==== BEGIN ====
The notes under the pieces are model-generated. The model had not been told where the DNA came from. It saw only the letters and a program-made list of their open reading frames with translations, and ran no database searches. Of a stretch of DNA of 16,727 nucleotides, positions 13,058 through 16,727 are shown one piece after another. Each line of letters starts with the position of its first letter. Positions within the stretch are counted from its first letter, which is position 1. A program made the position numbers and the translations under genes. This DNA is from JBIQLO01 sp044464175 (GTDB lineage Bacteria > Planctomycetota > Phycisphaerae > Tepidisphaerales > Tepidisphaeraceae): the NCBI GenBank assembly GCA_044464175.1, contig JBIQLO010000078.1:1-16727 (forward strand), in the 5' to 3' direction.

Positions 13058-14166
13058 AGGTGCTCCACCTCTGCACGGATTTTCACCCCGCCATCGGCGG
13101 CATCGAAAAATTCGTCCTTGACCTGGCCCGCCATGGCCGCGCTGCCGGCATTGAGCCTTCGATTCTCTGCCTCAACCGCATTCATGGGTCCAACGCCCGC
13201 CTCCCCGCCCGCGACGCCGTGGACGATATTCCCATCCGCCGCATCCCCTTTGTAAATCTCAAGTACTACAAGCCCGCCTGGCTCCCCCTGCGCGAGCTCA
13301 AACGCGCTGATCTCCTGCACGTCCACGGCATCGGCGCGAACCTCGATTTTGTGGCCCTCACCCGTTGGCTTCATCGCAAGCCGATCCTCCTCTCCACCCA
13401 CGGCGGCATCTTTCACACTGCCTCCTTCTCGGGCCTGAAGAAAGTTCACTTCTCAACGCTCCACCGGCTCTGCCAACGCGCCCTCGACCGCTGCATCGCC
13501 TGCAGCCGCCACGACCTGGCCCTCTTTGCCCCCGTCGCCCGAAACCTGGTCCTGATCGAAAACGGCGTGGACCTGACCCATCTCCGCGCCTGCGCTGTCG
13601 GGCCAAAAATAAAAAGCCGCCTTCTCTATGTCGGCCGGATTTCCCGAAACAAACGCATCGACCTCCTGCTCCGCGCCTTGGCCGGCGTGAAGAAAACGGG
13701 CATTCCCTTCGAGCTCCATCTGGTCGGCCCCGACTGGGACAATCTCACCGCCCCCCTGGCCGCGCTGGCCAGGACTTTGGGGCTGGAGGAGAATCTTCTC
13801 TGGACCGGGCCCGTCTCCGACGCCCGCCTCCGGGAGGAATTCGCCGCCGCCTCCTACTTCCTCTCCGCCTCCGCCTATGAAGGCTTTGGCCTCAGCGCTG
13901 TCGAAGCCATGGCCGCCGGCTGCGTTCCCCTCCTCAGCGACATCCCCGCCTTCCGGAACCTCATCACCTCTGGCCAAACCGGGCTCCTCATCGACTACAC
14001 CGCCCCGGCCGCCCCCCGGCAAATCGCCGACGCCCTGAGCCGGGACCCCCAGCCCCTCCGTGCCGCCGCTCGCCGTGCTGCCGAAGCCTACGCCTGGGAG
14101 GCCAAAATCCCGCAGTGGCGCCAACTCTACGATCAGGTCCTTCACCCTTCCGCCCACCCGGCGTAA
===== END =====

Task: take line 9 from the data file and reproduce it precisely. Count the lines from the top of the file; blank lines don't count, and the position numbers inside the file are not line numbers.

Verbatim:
13601 GGCCAAAAATAAAAAGCCGCCTTCTCTATGTCGGCCGGATTTCCCGAAACAAACGCATCGACCTCCTGCTCCGCGCCTTGGCCGGCGTGAAGAAAACGGG